If I had known the Icom 718 was such an easy to use, fantastic radio, I would have equipped both houses the same way, cheaper than what I paid just for the Ten-Tec Omni VII. I probably would have had $500-$600 left over! All of the above can be purchased (except for the antenna) from R&L Electronics at real good prices, and great people to deal with.
 Also go to the E-Bay website and type in "TRUE-TALK" in the search box. Kerry has got to make the best wire antenna on the market, and probably cheaper than you can build one. Everything is included, including the coax. Just hang it and hook it up. He makes several models and will answer any questions. Fantastic man to do business with!
  Good luck on your General exam!
Jim
KI4YFN
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KC9LXW
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Posts: 25




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« Reply #4 on: March 28, 2008, 06:40:39 PM »

Ok thanks for all of your replies you really helped me out!!  I do have one relpy though the G5RV that I looked at says it can operate from 6-80 meters with an antenna turner.  At least that's what it says in the MFJ catalog.  Thanks again for all the help.
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AA4PB
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Posts: 13032




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« Reply #5 on: March 28, 2008, 07:17:24 PM »

It probably does "operate" on all those bands with an appropriate tuner. The question is, what is meant by "operate". Probably it means that the SWR at the transmitter (after the tuner) is reasonable and it radiates some signal. It won't be as efficient as the suggested doublet fed with open wire line and it won't be as efficient as a group of resonant 1/2 wave dipoles (or a fan dipole). The main issue revolves around running a high SWR on the coax feed line of the G5RV on some bands. High SWR and coax results in higher losses, especially on the upper bands (15M, 10M, 6M).

That said, we often have to use compromise antennas because of space restrictions, budget limitations, etc. It won't stop you from working DX, especially as the sun spots improve. If you are like most hams, antennas are something you'll be reading about and experimenting with for many years to come.
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W7ARE
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Posts: 16




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« Reply #6 on: March 31, 2008, 03:10:46 PM »

Hey Justin:
I worked a DX-pedition on Ducie Island, running an IC-718 at about 90 watts into a 40 meter wire dipole up 30 feet, which was oriented directionally north and south. It should have been radiating north and south, but take a look at Ducie Island, down in the Pacific near Pitcairn Island. It is east and south of my location which is in northern Arizona. So, if I can do that with a 718 into an LDG AT-7000 tuner and 66 feet of wire, so can you. Ducie Island is, by the way, half way around the world from me.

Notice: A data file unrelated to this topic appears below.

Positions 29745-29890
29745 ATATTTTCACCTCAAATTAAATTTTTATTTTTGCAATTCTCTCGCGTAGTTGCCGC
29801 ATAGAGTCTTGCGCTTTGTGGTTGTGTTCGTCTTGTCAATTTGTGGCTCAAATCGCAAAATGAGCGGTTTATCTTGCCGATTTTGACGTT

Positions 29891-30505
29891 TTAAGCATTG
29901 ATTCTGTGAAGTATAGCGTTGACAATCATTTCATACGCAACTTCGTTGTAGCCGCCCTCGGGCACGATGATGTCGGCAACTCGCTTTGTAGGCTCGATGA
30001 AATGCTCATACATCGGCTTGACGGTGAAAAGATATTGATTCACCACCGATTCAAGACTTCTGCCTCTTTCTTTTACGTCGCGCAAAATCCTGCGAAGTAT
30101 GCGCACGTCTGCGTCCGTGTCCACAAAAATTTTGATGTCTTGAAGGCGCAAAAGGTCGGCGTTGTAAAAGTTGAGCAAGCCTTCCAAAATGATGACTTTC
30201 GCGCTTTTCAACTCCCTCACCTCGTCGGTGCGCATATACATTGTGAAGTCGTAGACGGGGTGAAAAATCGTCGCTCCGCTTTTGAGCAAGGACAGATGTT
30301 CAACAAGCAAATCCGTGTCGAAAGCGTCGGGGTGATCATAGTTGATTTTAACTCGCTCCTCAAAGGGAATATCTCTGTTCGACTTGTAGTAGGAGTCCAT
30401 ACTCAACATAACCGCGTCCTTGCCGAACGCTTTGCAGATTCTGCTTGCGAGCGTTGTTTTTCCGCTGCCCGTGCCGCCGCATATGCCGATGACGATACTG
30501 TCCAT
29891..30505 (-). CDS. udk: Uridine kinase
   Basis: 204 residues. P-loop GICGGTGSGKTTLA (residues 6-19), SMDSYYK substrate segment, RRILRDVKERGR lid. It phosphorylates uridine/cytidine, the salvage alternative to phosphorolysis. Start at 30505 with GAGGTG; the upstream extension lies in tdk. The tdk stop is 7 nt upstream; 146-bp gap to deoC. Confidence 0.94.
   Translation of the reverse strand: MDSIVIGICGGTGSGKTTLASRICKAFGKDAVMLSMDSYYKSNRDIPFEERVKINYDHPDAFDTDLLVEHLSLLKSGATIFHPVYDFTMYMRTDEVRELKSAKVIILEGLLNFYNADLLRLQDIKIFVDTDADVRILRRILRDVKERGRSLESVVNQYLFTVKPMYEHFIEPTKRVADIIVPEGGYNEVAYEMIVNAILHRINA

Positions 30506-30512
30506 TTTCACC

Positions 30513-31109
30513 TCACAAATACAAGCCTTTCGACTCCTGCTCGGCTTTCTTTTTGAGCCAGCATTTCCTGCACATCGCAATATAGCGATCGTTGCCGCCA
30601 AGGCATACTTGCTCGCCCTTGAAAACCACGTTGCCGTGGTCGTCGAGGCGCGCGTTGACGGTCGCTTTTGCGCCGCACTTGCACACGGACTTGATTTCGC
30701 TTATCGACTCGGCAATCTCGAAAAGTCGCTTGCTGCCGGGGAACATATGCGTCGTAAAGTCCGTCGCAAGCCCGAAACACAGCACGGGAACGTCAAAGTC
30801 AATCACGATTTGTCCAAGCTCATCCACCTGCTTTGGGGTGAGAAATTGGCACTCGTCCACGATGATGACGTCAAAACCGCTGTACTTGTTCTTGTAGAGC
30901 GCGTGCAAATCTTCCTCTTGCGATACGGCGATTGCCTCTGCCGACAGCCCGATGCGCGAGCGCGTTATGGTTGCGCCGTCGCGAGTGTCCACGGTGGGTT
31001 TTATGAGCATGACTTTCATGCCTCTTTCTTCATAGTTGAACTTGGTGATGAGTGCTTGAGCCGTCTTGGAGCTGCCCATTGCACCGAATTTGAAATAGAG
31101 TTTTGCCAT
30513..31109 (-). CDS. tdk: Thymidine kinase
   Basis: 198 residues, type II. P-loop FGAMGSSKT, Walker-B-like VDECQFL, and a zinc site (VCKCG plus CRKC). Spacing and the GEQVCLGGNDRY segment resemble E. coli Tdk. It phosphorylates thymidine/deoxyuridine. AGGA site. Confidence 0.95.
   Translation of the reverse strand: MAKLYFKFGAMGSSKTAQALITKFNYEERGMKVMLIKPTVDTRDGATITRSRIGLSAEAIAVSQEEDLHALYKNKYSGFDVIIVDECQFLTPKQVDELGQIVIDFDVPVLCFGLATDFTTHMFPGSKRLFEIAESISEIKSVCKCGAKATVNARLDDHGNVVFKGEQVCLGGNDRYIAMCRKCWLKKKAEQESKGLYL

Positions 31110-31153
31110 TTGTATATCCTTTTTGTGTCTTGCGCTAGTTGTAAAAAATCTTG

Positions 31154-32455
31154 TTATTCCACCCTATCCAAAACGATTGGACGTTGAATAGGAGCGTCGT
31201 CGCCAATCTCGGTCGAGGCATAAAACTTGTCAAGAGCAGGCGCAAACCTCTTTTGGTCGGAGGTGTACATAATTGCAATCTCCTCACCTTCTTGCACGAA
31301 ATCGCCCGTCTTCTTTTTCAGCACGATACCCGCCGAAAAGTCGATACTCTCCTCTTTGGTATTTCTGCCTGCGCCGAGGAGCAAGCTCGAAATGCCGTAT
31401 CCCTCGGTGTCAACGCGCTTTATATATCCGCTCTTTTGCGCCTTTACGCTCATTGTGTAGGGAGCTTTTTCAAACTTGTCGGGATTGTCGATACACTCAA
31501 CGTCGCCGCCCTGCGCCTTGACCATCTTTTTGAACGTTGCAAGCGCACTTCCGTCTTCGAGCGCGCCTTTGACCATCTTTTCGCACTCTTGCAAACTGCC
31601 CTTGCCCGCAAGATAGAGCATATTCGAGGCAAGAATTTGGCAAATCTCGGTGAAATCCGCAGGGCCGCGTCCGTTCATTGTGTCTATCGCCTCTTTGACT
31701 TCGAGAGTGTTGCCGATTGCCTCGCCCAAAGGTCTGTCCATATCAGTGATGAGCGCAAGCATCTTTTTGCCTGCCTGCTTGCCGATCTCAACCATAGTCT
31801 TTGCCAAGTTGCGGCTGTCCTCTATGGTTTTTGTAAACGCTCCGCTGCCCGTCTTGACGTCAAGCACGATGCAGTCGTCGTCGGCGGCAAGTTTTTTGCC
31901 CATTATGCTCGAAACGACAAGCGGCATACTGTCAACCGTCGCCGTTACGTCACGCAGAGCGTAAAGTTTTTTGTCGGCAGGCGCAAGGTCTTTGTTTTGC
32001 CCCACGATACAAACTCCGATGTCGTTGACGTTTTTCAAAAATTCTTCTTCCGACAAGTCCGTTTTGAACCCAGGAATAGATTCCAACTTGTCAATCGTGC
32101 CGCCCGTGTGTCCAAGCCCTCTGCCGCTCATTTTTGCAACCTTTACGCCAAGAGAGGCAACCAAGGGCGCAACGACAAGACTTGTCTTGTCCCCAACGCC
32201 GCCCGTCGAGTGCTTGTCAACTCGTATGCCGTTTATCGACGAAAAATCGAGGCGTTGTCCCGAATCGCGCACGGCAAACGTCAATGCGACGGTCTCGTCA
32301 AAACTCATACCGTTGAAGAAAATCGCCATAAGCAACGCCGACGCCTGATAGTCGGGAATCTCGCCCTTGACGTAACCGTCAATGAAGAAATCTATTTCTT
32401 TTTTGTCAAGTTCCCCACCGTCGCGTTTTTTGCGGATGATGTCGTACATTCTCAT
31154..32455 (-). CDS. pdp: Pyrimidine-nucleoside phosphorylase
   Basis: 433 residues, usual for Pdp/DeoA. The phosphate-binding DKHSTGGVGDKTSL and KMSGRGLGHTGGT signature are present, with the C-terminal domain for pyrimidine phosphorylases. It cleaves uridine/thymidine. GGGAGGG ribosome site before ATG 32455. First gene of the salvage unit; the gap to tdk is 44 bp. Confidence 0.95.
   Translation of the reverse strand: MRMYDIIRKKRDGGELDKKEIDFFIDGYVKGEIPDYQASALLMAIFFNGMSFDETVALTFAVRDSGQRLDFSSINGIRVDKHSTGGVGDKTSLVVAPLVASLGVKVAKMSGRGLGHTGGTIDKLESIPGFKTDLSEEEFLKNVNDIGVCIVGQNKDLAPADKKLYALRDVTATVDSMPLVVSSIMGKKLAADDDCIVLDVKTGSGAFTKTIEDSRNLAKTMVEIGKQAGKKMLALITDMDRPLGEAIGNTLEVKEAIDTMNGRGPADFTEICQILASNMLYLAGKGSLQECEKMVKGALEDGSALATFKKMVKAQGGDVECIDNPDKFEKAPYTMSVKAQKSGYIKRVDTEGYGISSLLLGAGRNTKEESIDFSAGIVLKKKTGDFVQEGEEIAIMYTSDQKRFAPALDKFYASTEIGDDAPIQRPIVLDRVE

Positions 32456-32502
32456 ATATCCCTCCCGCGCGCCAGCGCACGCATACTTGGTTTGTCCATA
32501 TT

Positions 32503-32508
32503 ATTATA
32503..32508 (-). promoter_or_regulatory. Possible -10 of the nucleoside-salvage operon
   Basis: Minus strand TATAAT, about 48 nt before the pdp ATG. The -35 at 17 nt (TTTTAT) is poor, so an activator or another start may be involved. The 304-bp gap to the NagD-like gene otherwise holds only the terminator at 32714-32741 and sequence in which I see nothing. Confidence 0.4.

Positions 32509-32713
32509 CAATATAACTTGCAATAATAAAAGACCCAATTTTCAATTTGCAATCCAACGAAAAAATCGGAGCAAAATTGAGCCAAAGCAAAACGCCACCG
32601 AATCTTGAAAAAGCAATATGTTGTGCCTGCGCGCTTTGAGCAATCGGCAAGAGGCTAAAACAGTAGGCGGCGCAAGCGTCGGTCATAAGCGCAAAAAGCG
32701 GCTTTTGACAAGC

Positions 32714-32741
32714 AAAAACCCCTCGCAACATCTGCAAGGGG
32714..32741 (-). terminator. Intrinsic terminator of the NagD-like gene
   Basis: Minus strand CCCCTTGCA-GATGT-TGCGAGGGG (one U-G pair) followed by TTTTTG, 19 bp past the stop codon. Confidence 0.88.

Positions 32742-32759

W7ARE
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KE5LDO
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Posts: 89




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« Reply #7 on: April 01, 2008, 11:58:50 AM »

I have a 718, LDG-100 auto tuner, and use Kerry's WA2NAN 204' antenna at 30 feet.  It will soon be raised to 75". I have 1:1.5 SWR on all bands, and it is run in a north-south direction.  I have worked south America, Portugal, Italy and the north Island od New Zealand with it. Look at the reviews here for all the information by users.
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ONAIR
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Posts: 1747




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« Reply #8 on: April 02, 2008, 01:22:31 AM »

   I have a 718 as a backup rig, and have worked the world with it using nothing but a bunch of home made dipoles!  Just learn how to homebrew some antennas and you'll have a blast and save a bundle.
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N2UGB
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Posts: 179




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« Reply #9 on: April 14, 2008, 01:11:41 PM »

Aside from some static-electricity issues, I have read nothing but great reports on the Icom 718. That, with a decent wire antenna, and antenna tuner is all you need. As a dyed-in-the-wool cw operator, I will suggest a nice straight key.

Almost bought the 718 myself but went for an OHR 500 and digital display. Still QRP and not sorry.

Good luck